first_img Join the Episcopal Diocese of Texas in Celebrating the Pauli Murray Feast Online Worship Service June 27 Gender Justice Rector Pittsburgh, PA Rector Tampa, FL Submit a Job Listing Submit an Event Listing Tags The Church Pension Fund Invests $20 Million in Impact Investment Fund Designed to Preserve Workforce Housing Communities Nationwide Church Pension Group Director of Music Morristown, NJ Inaugural Diocesan Feast Day Celebrating Juneteenth San Francisco, CA (and livestream) June 19 @ 2 p.m. PT Ya no son extranjeros: Un diálogo acerca de inmigración Una conversación de Zoom June 22 @ 7 p.m. ET Virtual Celebration of the Jerusalem Princess Basma Center Zoom Conversation June 19 @ 12 p.m. ET Rector (FT or PT) Indian River, MI Priest Associate or Director of Adult Ministries Greenville, SC Priest-in-Charge Lebanon, OH #MeToo, Rector Martinsville, VA Press Release Service This Summer’s Anti-Racism Training Online Course (Diocese of New Jersey) June 18-July 16 The Church Investment Group Commends the Taskforce on the Theology of Money on its report, The Theology of Money and Investing as Doing Theology Church Investment Group Cathedral Dean Boise, ID Remember Holy Land Christians on Jerusalem Sunday, June 20 American Friends of the Episcopal Diocese of Jerusalem Family Ministry Coordinator Baton Rouge, LA Assistant/Associate Rector Morristown, NJ Missioner for Disaster Resilience Sacramento, CA Canon for Family Ministry Jackson, MS Director of Administration & Finance Atlanta, GA Episcopal Charities of the Diocese of New York Hires Reverend Kevin W. VanHook, II as Executive Director Episcopal Charities of the Diocese of New York Assistant/Associate Priest Scottsdale, AZ An Evening with Presiding Bishop Curry and Iconographer Kelly Latimore Episcopal Migration Ministries via Zoom June 23 @ 6 p.m. ET Rector Hopkinsville, KY Rector Belleville, IL center_img Associate Priest for Pastoral Care New York, NY Seminary of the Southwest announces appointment of two new full time faculty members Seminary of the Southwest Associate Rector Columbus, GA Rector Bath, NC TryTank Experimental Lab and York St. John University of England Launch Survey to Study the Impact of Covid-19 on the Episcopal Church TryTank Experimental Lab Course Director Jerusalem, Israel Rector Knoxville, TN Rector Washington, DC Associate Rector for Family Ministries Anchorage, AK AddThis Sharing ButtonsShare to PrintFriendlyPrintFriendlyShare to FacebookFacebookShare to TwitterTwitterShare to EmailEmailShare to MoreAddThis Featured Jobs & Calls By Tracy SukrawPosted Dec 19, 2019 Rector/Priest in Charge (PT) Lisbon, ME Assistant/Associate Rector Washington, DC Featured Events The Rev. Gayle Pershouse Vaughan, second from right, is presented to the congregation at the Parish of the Epiphany in Winchester, Massachusetts, on Nov. 10 after her ordination as deacon. Also pictured, from left, are the Rev. Miriam Gelfer, Diocese of Massachusetts Bishop Alan M. Gates, the Rev. Cynthia Pape and the Rev. Pete Jeffrey. Photo: Tracy Sukraw[Diocese of Massachusetts] For her ordination as a transitional deacon on Nov. 10, the Rev. Gayle Pershouse Vaughan chose for the Gospel reading the passage from John 20 in which Mary encounters the risen Jesus.“That speaks to me profoundly,” she said during an interview a couple of weeks before the ordination would take place at the Parish of the Epiphany in Winchester, Massachusetts, her home parish for the past 15 years.“That’s how far back dismissal of women goes. Mary’s testimony to the apostles was dismissed. They didn’t believe her,” she said. “Mary encountered Jesus, she recognized him, he recognized her. She came to spread the good news, and they dismissed her because she was a woman.”When it comes to dismissal, Pershouse knows of what she speaks, having first heard the call to ordained ministry 50 years ago, at a time when, as far as the church was concerned, there was no such thing as women priests.Nonetheless, she followed that call through the twists and turns of her life’s path over decades — years of joys and sorrows and challenges as she built a career as a teacher and academic librarian, married, went to seminary, divorced, raised her children and remarried, happily.“So it was halting. It didn’t happen fast,” she said. “But I never had any question from the time I first experienced that call. There was never any question in my mind of what God wanted.”After 20 years of clarity about her own call to the priesthood, Pershouse was finally, in 1986, endorsed for postulancy — the first step toward ordination — by her sponsoring parish, Christ Church in Cambridge. The diocesan Commission on Ministry approved her application two years later, only to have it rejected by the bishop at the time, the late David E. Johnson, with no explanation given.The reason, according to Pershouse: She had refused Johnson’s sexual advances.She did not tell anyone this at the time.“I felt such profound shame over what had happened,” she said.Another 30 years on and Pershouse would at last find herself standing in front of the altar, wearing a simple white alb, about to be ordained.But first, forgiveness.Before the traditional presentation and examination of the candidate, before the laying on of hands, the Rt. Rev. Alan M. Gates, the current bishop of the Diocese of Massachusetts, removed his cope and miter, and facing Pershouse, said this:“To you and to the people of God here gathered, I confess the sin and abuse of power which you endured three decades ago at the hand of your bishop. On behalf of the episcopal office which I now occupy, and the wider institution which failed to prevent this abuse, I do repent, acknowledging this injustice and decrying our failure to safeguard the sanctity of the church for you and others who have looked to it with hope and trust. Of your goodness, I ask you to receive this confession, extended with genuine sorrow and a penitent heart.”“By the power of Jesus Christ who suffers with us and whose love redeems all our brokenness, I forgive you for this abuse,” she replied.It was important to Pershouse that there be a public sacramental reconciliation before her ordination, she said.Bishop Alan M. Gates ordains Gayle Pershouse Vaughan to the transitional diaconate on Nov. 10. Photo: Tracy Sukraw“I can’t carry anger into my priesthood. I feel it’s essential, not only for my healing but for the healing of the diocese, to have that act of reconciliation embedded in what we’re doing,” she said. “I think that for Bishop Gates to do that shows humility, integrity and courage that are astonishing.”“Who is to say what we can expect from the Holy Spirit?” the Rev. Miriam Gelfer, Pershouse’s pastor and colleague at Epiphany, said in an interview, paraphrasing something a fellow parishioner had said to her and others at the news that Pershouse was to be ordained.“This is such a wonderful thing that is happening in this time in Gayle’s life and in ours. It gives me hope in the institutional church,” Gelfer said, “and I think to a lot of people who have seen injustices done in its name.”* * *Pershouse was not raised in a religious family, but she went to an Episcopal girls’ school and loved attending its daily chapel service. She went on to become a teacher.“When I started working back in the 1960s, there weren’t many careers open to women. Teaching was one of them. I needed a job, and I did love teaching,” she said. She was baptized as an adult and became active in an Episcopal church.“And I just felt an absolutely overwhelming call to be a priest,” she recalled. “I went back recently and found where I wrote that in my journal. It was 1968, and I wrote: ‘If I were a man I would be a priest.’”She struggled to understand why God would call her to something that was impossible, and it pained her to the extent that she stopped going to church for several years.“It wasn’t until I was in my grandmother’s living room one day, and she had the television on, and reporting of the ordination of the Philadelphia 11 came on the news,” Pershouse said. “I thought I was hit by lightning.”This was 1974, and the Philadelphia 11 were the women whose “irregular” ordination at the Church of the Advocate in Philadelphia defied church tradition and, along with the subsequent ordination of four more women in 1975 in Washington, D.C., led to the Episcopal Church General Convention’s eventual vote in 1976 to explicitly authorize women’s ordination.The call to ordained ministry that Pershouse had struggled with and tried to set aside suddenly made sense to her.“But at that point, I was married. I had children. I had a career. I didn’t have an easy marriage to deal with, and it was basically too late, I thought, impossible.”What she described as an insistent need to redirect her life led to new work at the Episcopal Divinity School/Weston Jesuit School of Theology library and new community as she earned master’s degrees in divinity and in library science.She entered the ordination process with the sponsorship of her home parish, Christ Church in Cambridge.Despite what she characterized as a “season of extreme difficulties” after Johnson’s rejection, she completed the seminary education and field training requirements that are part of the formation process for the priesthood. She explored the possibility of ordination in other dioceses, but felt unable to relocate out of concern for her young children and the demands of supporting them as a single mother. She went on to work as a school library director and faculty member.She also sought out ways to answer her call to sacramental ministry through a variety of lay leadership roles, including as an assistant to the new Spanish-speaking congregation at St. Luke’s Church in Chelsea, which ultimately joined with the English-speaking congregation there.That ministry, she said, was affirmation of her call to the priesthood, “despite rejection by the church’s hierarchy.”In the decades of her formation and early lay ministry, the church was not always a friendly place to women, she said, but then neither were most workplaces.“I was the first woman teacher at a boys’ boarding school. Most everyone at that time thought women should not be teaching young men. So I had to face a lot of opposition professionally in what I had been doing, and it wasn’t a surprise to me to face opposition in the church. It’s a half century ago, and so much has changed that it’s hard to picture now what an extraordinary thing it was for a woman to say, ‘I’ve been called to the priesthood.’ I wasn’t surprised when people were dismissive,” Pershouse said.What helped her stay faithful to a call to ministry that was in various ways unsupported and thwarted over the years, she said, was her relationship with Jesus.“I chose to follow that relationship rather than the various people who were putting obstacles in my way,” she said.* * *On Jan. 15, 1995, the year he was to retire, Bishop David E. Johnson committed suicide. Eleven days later, the diocese issued a statement — characterized at the time as “unusual in its candor” — announcing that Johnson had been “involved in several extramarital relationships at different times throughout his ministry” and that “at least some of these relationships appear to have been of the character of sexual exploitation.”“Our purpose in sharing this information now is to begin the critical process of healing. We seek to help any and all injured individuals in any appropriate way we can, if they make themselves and their wishes known to us,” the statement said.Pershouse did avail herself of that invitation, and, with the support of her sponsoring priest, the Rev. Robert Tobin, she did meet with Johnson’s successor, Bishop M. Thomas Shaw, to report her experience of abuse. Nothing, ultimately, came of it, she said.“So when I came forward a second time” — to tell her story to Bishop Alan Gates earlier this year — “it took a good deal more courage than it took to come forward the first time.”So why do it again now, all these years later, and risk another dismissal?“It’s not something I wanted to do. In fact, I rather ferociously didn’t want to do it,” she said, but people in her life who knew her story urged her to share it, chief among them her husband of 20 years, Dr. Frank Vaughan. “It was probably the hardest thing I ever did, but people wouldn’t let me off the hook. I prayed about it, and I realized that God was speaking to me through other people. I felt it was a message from God that couldn’t be ignored.”“A part of this too has been what’s going on in our national situation,” she said, referencing specifically the behavior of President Donald J. Trump and the #MeToo movement, through which survivors of sexual harassment and abuse have found voice and high-profile men in entertainment, politics and news media have been called to account as perpetrators.“It’s the strength of my own outrage at hearing other people’s stories that pushes me to speak up and say: No. This is absolutely not acceptable.“Sexual assault is an egregious act of humiliation,” she said. “It’s a weapon used to oppress women, and in the church, it’s been used to keep them from their witness. If you humiliate them enough, they won’t dare to speak up.”She found it was her time to speak up.* * *Pershouse did not come forward with her story with the intention that it would lead to her ordination. “I had no idea that anything would come of it. I was simply reporting my experience. I had already been dismissed, and I’m quite a bit older now, and I simply did not remotely imagine that it would go further than a meeting to tell the story,” she said.“I cannot overstate how deeply moved I was by our conversation that day,” Gates wrote in an Oct. 24 letter to the people of the Parish of the Epiphany in Winchester, announcing that he would be ordaining Pershouse.“Confronting a sinful abuse of power by one in the very role I myself now occupy leaves me with an unspeakable sense of shame and remorse. This injustice is real and cannot be undone,” he wrote. “At the same time, I heard in Gayle’s witness and testimony the story of one who has never let go of her faith in Christ, nor of her sense of vocation to ministry in the church.”It became apparent to him that Pershouse’s call to the priesthood was still an active one.“I found that she has an extraordinarily deep and articulate sacramental theology,” Gates said in an interview. “Then, in consulting with others who have been part of the wider community that intersected with her story, which I felt it was important to do, I came to understand how at Epiphany, Winchester, and at St. Luke’s-San Lucas, Chelsea before that, she had enacted that sacramental theology in every way that a layperson could do. When put alongside the history of a communally affirmed call to the priesthood, it was those three things together that seemed compelling to me.”He decided that if all canonical requirements could be met through a foreshortened process, and if the appropriate diocesan oversight bodies gave their approval, he would ordain her to the transitional diaconate this fall, and to the priesthood sometime in 2020.They could be, and they did.“Since Gayle had already completed most of the canonical requirements for ordination while attending seminary at the Episcopal Divinity School, she was able to fulfill the remaining requirements quite quickly,” the Rev. Edie Dolnikowski, diocesan canon for ordained vocations, explained. “Like every other candidate for ordained ministry, she was interviewed by members of the Commission on Ministry and Standing Committee, and she received their enthusiastic endorsement of her call. Both committees recognized that her ministries over the past 30 years formed her well for ministry as an ordained leader in our church.”It was at the Parish of the Epiphany in Winchester that Pershouse was able over the past 15 years to explore wider ways of understanding the call to priesthood, and she credits the former rector, the Rt. Rev. Thomas J. Brown, now the bishop of the Diocese of Maine, for helping her with that and for supporting her in liturgical roles: leading Morning Prayer, preaching, conducting services at nursing homes, teaching classes and coordinating a healing prayer team available to the congregation at Sunday morning services.She will continue to serve at Epiphany during her time as a deacon.“Though Gayle didn’t want the ordination liturgy itself to become a kind of cause célèbre, she is ready for her story to be known, and it’s important for it to be known precisely as a signal to others that we’re taking the history seriously, that we want to be honest and transparent for the sake of truth and for the sake of healing,” Gates said.“If there are others with similar or analogous stories that need to be heard, my hope is that this will have engendered some sense of trust and that the circles of awareness are widening. I fully expect and hope that there will be, to use Gayle’s words, ‘ripples of reconciliation,’ and I fully expect that it’s going to be hard,” he said.Telling her story and having it be heard have been lifesaving, Pershouse said.“My story was bottled up for so long. Now I can say I have the experience that each time I share the story and I receive support from people, I’m a little bit more healed. And what I’m finding out is that other people who hear my story find it healing for themselves, too, which I wouldn’t necessarily have known at first. It can also be a permission for other people to connect to their own trauma,” she said.“Know that you’re not alone,” she continued, after pausing to reflect on what learning might be drawn from what she has experienced. “I don’t think everybody is as aware as I am of the presence of Jesus in our suffering, of the fact that he is there with us as we suffer. And that’s what sustained me, that clear, clear perceiving of Jesus’ presence. He’s with me, and he’s with everyone who is mistreated.“That’s why I like that passage from John that I chose, because in it, Mary says, ‘I saw the Lord.’ And I can say that, too.”— Tracy J. Sukraw is director of communications for the Diocese of Massachusetts. Submit a Press Release Rector Shreveport, LA Bishop Diocesan Springfield, IL New Berrigan Book With Episcopal Roots Cascade Books Curate (Associate & Priest-in-Charge) Traverse City, MI Youth Minister Lorton, VA Episcopal Migration Ministries’ Virtual Prayer Vigil for World Refugee Day Facebook Live Prayer Vigil June 20 @ 7 p.m. ET Curate Diocese of Nebraska Rector Smithfield, NC In-person Retreat: Thanksgiving Trinity Retreat Center (West Cornwall, CT) Nov. 24-28 Rector and Chaplain Eugene, OR Massachusetts deacon’s ordination brings moment of healing to church in #MeToo times Rector Albany, NY Rector Collierville, TN last_img read more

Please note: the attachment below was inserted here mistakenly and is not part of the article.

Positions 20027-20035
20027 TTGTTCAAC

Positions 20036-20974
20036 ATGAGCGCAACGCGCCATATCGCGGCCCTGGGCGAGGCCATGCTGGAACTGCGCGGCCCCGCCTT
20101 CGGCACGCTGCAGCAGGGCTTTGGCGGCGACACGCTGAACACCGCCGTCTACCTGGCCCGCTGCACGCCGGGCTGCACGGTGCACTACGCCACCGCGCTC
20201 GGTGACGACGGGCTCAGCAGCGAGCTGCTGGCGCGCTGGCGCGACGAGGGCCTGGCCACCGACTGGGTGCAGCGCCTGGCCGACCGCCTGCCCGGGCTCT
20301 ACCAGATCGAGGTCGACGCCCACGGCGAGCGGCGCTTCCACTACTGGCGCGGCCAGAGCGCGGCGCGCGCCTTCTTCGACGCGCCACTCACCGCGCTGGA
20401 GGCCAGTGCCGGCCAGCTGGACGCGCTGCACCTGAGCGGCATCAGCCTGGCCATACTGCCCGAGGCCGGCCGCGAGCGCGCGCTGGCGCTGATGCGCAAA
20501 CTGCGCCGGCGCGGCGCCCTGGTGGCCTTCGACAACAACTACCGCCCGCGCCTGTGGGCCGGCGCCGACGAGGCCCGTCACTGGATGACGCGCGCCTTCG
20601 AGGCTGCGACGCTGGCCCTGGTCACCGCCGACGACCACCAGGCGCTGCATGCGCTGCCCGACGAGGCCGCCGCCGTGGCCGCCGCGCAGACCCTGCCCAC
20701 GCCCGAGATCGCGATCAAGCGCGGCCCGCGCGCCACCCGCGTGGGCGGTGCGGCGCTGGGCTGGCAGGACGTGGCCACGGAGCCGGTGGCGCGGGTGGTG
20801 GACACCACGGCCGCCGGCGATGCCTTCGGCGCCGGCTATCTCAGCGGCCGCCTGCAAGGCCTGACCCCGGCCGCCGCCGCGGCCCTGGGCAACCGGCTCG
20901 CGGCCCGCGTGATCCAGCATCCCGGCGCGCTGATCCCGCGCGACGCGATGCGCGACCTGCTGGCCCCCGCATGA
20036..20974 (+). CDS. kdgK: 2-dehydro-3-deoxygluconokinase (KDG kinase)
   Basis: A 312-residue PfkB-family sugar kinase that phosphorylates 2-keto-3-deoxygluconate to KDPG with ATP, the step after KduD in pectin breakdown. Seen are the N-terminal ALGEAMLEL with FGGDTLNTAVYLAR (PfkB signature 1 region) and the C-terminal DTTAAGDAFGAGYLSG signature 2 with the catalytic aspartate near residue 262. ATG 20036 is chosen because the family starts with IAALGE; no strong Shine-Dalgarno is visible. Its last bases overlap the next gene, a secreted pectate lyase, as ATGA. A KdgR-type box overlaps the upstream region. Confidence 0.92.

first_img “COPY” Projects ShareFacebookTwitterPinterestWhatsappMailOr Clipboard Photographs Architects: Matos-Castillo Arquitectos Area Area of this architecture project 177 Social Housing In Vitoria / Matos-Castillo ArquitectosSave this projectSave177 Social Housing In Vitoria / Matos-Castillo Arquitectos CopySocial Housing•Vitoria-Gasteiz, Spain ArchDaily ShareFacebookTwitterPinterestWhatsappMailOr Clipboard Social Housing 177 Social Housing In Vitoria / Matos-Castillo Arquitectos Spain Photographs:  Hisao SuzukiCollaborators:Alejandra Martínez de la Riva, Borja Álvarez González, Virginia Sambade Varela, Antonia Peña Alsino, Jorge Bonito Piñana, Marco Colagiacomo, Franca Alexandra Sonntag, Karin AndresQuantity Surveyor:Alberto López DíezStructure + Instalation:Valladares IngenieríaConstructor:LAGUNKETA S.A.Architects In Charge:Beatriz Matos Castaño, Alberto Martínez CastilloCity:Vitoria-GasteizCountry:SpainMore SpecsLess SpecsSave this picture!© Hisao SuzukiRecommended ProductsEnclosures / Double Skin FacadesIsland Exterior FabricatorsCurtain Wall Facade SystemsWoodAccoyaAccoya® CanalsEnclosures / Double Skin FacadesFranken-SchotterFacade System –  LINEAWoodLunawoodThermo Timber and Industrial ThermowoodText description provided by the architects. The proportion of the block is very upright. Nine floors are too many for the dimensions of the courtyard’s block. The first decision is to try to fluff up the maximum part of building adapting it to the maximum envelope possible: the result is a cantilever of 1.5m in every façade of the street, with the back of building allowing cross ventilation in the housing. The second decision is breaking the idea of a closed block courtyard and detaching the volume of the curve alignment in the section that is in contact with square. Save this picture!© Hisao Suzuki Our proposal attempts to escape the immediate solution of a block as a continuous and closed nine-storey ring. We intend to introduce into it the spirit of the open block, buildings that confront, approach or overlap defining spaces but not locking them; to create a central courtyard that opens to the street and merges with it, improving the living conditions of both courtyard and interior of the housing; and to make easier the view from inside the courtyard to catch a fragment of the horizon.Save this picture!© Hisao SuzukiThe block is fragmented in its upper part making up four bodies. Three linear prisms and a tower are relying over a three-storey plinth. The different colours of each body emphasize on the idea of a whole made of independent elements. Vitoria has a wet and cold weather. The biggest aperture to the street is carried out in the south façade allowing sunlight to the courtyard. The outdoor space sneaks into the central courtyard hugging the tower, and runs away the opposite corners through the separations between linear blocks. The gaze just as the breeze escapes from the inside of the courtyard.Save this picture!© Hisao Suzuki The façades are ventilated with ceramic pieces in lower floors and lightweight panels in upper floors. In both cases, we worked under the idea of camouflage. In lower floors, a pixelling effect, using almost the whole ceramic piece’s catalogue of colour, dissolve she outline of the windows. In upper blocks, shutters, that are the same material and colour of the façade, open up discovering holes, and close hiding them. Thereby, the houses change over day, night, sun and interior activity.Save this picture!Plan 1-2-3Project gallerySee allShow lessReviewing ‘Urban Hopes’: A Look at Steven Holl’s Latest in ChinaArticlesAD Classics: Kubuswoningen / Piet BlomArchitecture ClassicsProject locationAddress:Bulevar de Salburua Kalea, Vitoria-Gasteiz, Álava, SpainLocation to be used only as a reference. It could indicate city/country but not exact address. Share 2007 Year:  Save this picture!© Hisao Suzuki+ 13 Share “COPY” Year:  2007 Area:  32470 m² Year Completion year of this architecture project CopyAbout this officeMatos-Castillo ArquitectosOfficeFollowProductConcrete#TagsProjectsBuilt ProjectsSelected ProjectsResidential ArchitectureSocial HousingVitoria-GasteizSpainPublished on March 06, 2014Cite: “177 Social Housing In Vitoria / Matos-Castillo Arquitectos” [177 Viviendas De Protección Oficial en Vitoria / Matos-Castillo Arquitectos] 06 Mar 2014. ArchDaily. Accessed 11 Jun 2021. ISSN 0719-8884Browse the CatalogMetal PanelsAurubisCopper Alloy: Nordic BrassCompositesMitrexPhotovoltaic Solar Cladding – BIPV CladdingPanels / Prefabricated AssembliesTechnowoodPanel Façade SystemArmchairsUniForArmchair – ParigiLouvers / ShuttersBruagShading Screens – Perforated Facade PanelsAluminium CompositesSculptformAluminium Façade BladesCultural / PatrimonialIsland Exterior FabricatorsSeptember 11th Memorial Museum Envelope SystemWire MeshJakobWebnet in a Gymnasium in GurmelsDoorsLinvisibileLinvisibile Pocket Door | MareaPaintKEIMMineral Paint for Concrete – KEIM Concretal®-WLouversReynaers AluminiumSolar ShadingHandlesFormaniFitting Collection – ARCMore products »Save世界上最受欢迎的建筑网站现已推出你的母语版本!想浏览ArchDaily中国吗?是否翻译成中文现有为你所在地区特制的网站?想浏览ArchDaily中国吗?Take me there »✖You’ve started following your first account!Did you know?You’ll now receive updates based on what you follow! 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first_imgManufacturers: BANDALUX, panoramah!® Products translation missing: Projects “COPY” “COPY” Area:  900 m² Year Completion year of this architecture project CopyHouses•Cádiz, Spain Save this picture!© Javier Callejas+ 31Curated by Paula Pintos Share 2014 Photographs Spain Architects: Alberto Campo Baeza Area Area of this architecture project Products used in this ProjectBlinds / Mosquito Nets / CurtainsBANDALUXRoller Shades – Premium SystemsWindowspanoramah!®ah!38 – FlexibilityCodirector Of Construction:Tomás Carranza, Javier MonteroCollaborators:Alejandro Cervilla García, Ignacio Aguirre López, Gaja Bieniasz, Agustín Gor, Sara OnetoStructure:Andrés Rubio MoránQuantity Surveyor:Manuel Cebada OrrequiaContractor:ChiclanaQuality Control:Laboratorios CogesurCity:CádizCountry:SpainMore SpecsLess SpecsSave this picture!© Javier CallejasText description provided by the architects. On a marvelous place like a piece of earthly paradise, at Cádiz, we have built an infinite plane facing the infinite sea, the most radical house we have ever made. At the very edge of the waters of the Atlantic Ocean, where the sea unites the new and the old continent, emerges a stone platform. At the place where all the ships from the Mediterranean used to pass and still pass by as they head off into the Atlantic.Save this picture!© Javier CallejasThere we have erected a house as if it were a jetty facing out to sea. A house that is a podium crowned by an upper horizontal plane. On this resoundingly horizontal plane, bare and denuded, we face out to the distant horizon traced by the sea where the sun goes down. A horizontal plane on high built in stone, Roman travertine, as if it were sand, an infinite plane facing the infinite sea. Nothing more and nothing less.Save this picture!Ground Floor PlanTo materialize this elevated horizontal plane, which is the main living room of the house, we built a large box with 20 meters of frontage and 36 meters deep. And under those first 12 meters we excavated two floors in the solid rock to develop the whole living space.Save this picture!© Javier CallejasThe Romans were there a handful of centuries ago. Bolonia, the ruins of the Roman fishing factories where they produced garum and built temples to their gods, is just a stone’s throw away. In their honor we have built our house, like an acropolis in stone, in roman travertine.Save this picture!© Javier CallejasTo give even greater force to the platform we incorporated all the terrain as far back as the entrance wall separating us from the street, also done in Roman travertine. Once inside the wall, the entrance to the house will be via a “trench” in the form of stairs dug into the upper surface of the platform.Save this picture!© Javier CallejasA Greek poet said that this is a true temenos, a meeting-place, where according to mythology, humans and gods come together.Save this picture!© Javier CallejasOn the denuded stone platform, three walls surround us and protect us from the prevailing strong winds. Sometimes it is as if someone had opened the bag containing the winds of Aeolus. The same winds that drove on the vessel in which Ulysses made his journey home.Save this picture!© Javier CallejasThere is a lovely etching by Rembrandt from 1655, “Christ Presented before the People”, that has always fascinated me. In it, Rembrandt sketches a straight horizontal line. Perfectly straight and perfectly horizontal. It is the border of the powerful dais, the podium upon which the scene takes place. There, as Mies did so often, he has made the plane into a line. I am certain that Rembrandt and Mies would like our podium house, all podium, only podium. As would Adalberto Libera, who did the same thing when he built his Malaparte House in Capri. And we like it too. And when we look at our house from the beach, we will be reminded of all of them.Save this picture!© Javier CallejasWe wanted this house to be capable not only of making time stand still, but to remain in the minds and hearts of humankind.The house of the infinite.Save this picture!© Javier CallejasOriginally published on July 21, 2014.Project gallerySee allShow lessRethinking Workplace Design in the Age of Big DataArticlesYolk House / Pac StudioSelected Projects Share The House of the Infinite / Alberto Campo BaezaSave this projectSaveThe House of the Infinite / Alberto Campo Baeza Year:  ShareFacebookTwitterPinterestWhatsappMailOr Clipboard Photographs:  Javier Callejas Manufacturers Brands with products used in this architecture project ArchDaily Houses The House of the Infinite / Alberto Campo Baeza ShareFacebookTwitterPinterestWhatsappMailOr Clipboard CopyAbout this officeAlberto Campo BaezaOfficeFollowProductStone#TagsProjectsBuilt ProjectsSelected ProjectsResidential ArchitectureHousesCadizIcebergOn InstagramCádizSpainPublished on April 09, 2020Cite: “The House of the Infinite / Alberto Campo Baeza” 09 Apr 2020. ArchDaily. Accessed 10 Jun 2021. ISSN 0719-8884Read commentsBrowse the CatalogBathroom AccessorieshansgroheBath & Shower ThermostatsGlass3MGlass Finish – FASARA™ NaturalPartitionsSkyfoldVertically Folding Operable Walls – Mirage®WindowsVitrocsaSliding Window – Mosquito NetSinksBradley Corporation USASinks – Verge LVG-SeriesMetal PanelsTrimoQbiss One in Equinix Data CentreSignage / Display SystemsGoppionDisplay Case – Q-ClassMetal PanelsLongboard®Aluminum Battens – Link & Lock – 4″Sports ApplicationsPunto DesignPunto Fit in Ekaterinburg Public SpaceWoodBlumer LehmannFree Form Structures for Wood ProjectsKnobsKarcher DesignDoor Knob K390 (50)TablesVitsœ621 Side TableMore products »Read commentsSave想阅读文章的中文版本吗?无极之居,连无边际泳池也不及它一半的美 / Alberto Campo Baeza是否翻译成中文现有为你所在地区特制的网站?想浏览ArchDaily中国吗?Take me there »✖You’ve started following your first account!Did you know?You’ll now receive updates based on what you follow! 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first_imgFundraising Events Success Top Tips: Valuable Lessons from an Old-Dog Fundraiser is available on Amazon and Kindle, and is featured on UK Fundraising’s Bookshop. AddThis Sharing ButtonsShare to TwitterTwitterShare to FacebookFacebookShare to LinkedInLinkedInShare to EmailEmailShare to WhatsAppWhatsAppShare to MessengerMessengerShare to MoreAddThis7 Tagged with: Events Experienced fundraiser Ewan Hastings has published a guide to running successful fundraising events, based on his 22 years work as a fundraiser for nine charities.Published in print and as an ebook, ‘Fundraising Events Success Top Tips: Valuable Lessons from an Old-Dog Fundraiser’ is designed as a handbook for anyone raising money from charitable fundraising events, whether beginner or experienced.The book covers skills ranging from how to get a committee together for an event, running formal Balls, promoting your event, and securing celebrities, to staying organised for more effective fundraising. He writes in a step-by-step manual-style.Hastings has run a wide range of fundraising events in his career, from two formal Balls, ceilidhs and craft fairs to white water raft races and foreign adventures. The front cover of his book includes a photo of one of those white water races, and Hastings is one of those on board!Ewan HastingsHastings was one of the first fundraisers to achieve the Institute of Fundraising’s Certificate in Fundraising Management and Diploma in Fundraising Management professional qualifications. He is a former Chair of the Institute of Fundraising’s Scottish Corporate Special Interest Group, and has also sat on the Committee of the Institute’s Scottish Trusts & Foundations Special Interest Group.Fundraising Events Success, by Ewan HastingsSeries of top tips booksThe book is the second in a series of top tips books from Hastings on various aspects of fundraising. His first title was published earlier this year, covering fundraising from trusts and foundations.Ewan Hastings said:“I hope that fundraisers will think of this book as a practical manual for events fundraising success, ready to take them to a higher plane of knowledge. From whichever angle they’re approaching this book, they’ll find it a fantastic resource to mastering the intricacies of securing funds through fundraising events.” Advertisement  86 total views,  2 views today AddThis Sharing ButtonsShare to TwitterTwitterShare to FacebookFacebookShare to LinkedInLinkedInShare to EmailEmailShare to WhatsAppWhatsAppShare to MessengerMessengerShare to MoreAddThis7 Howard Lake | 9 December 2016 | News  85 total views,  1 views today About Howard Lake Howard Lake is a digital fundraising entrepreneur. Publisher of UK Fundraising, the world’s first web resource for professional fundraisers, since 1994. Trainer and consultant in digital fundraising. Founder of Fundraising Camp and co-founder of Researching massive growth in giving. New book published on running successful fundraising eventslast_img read more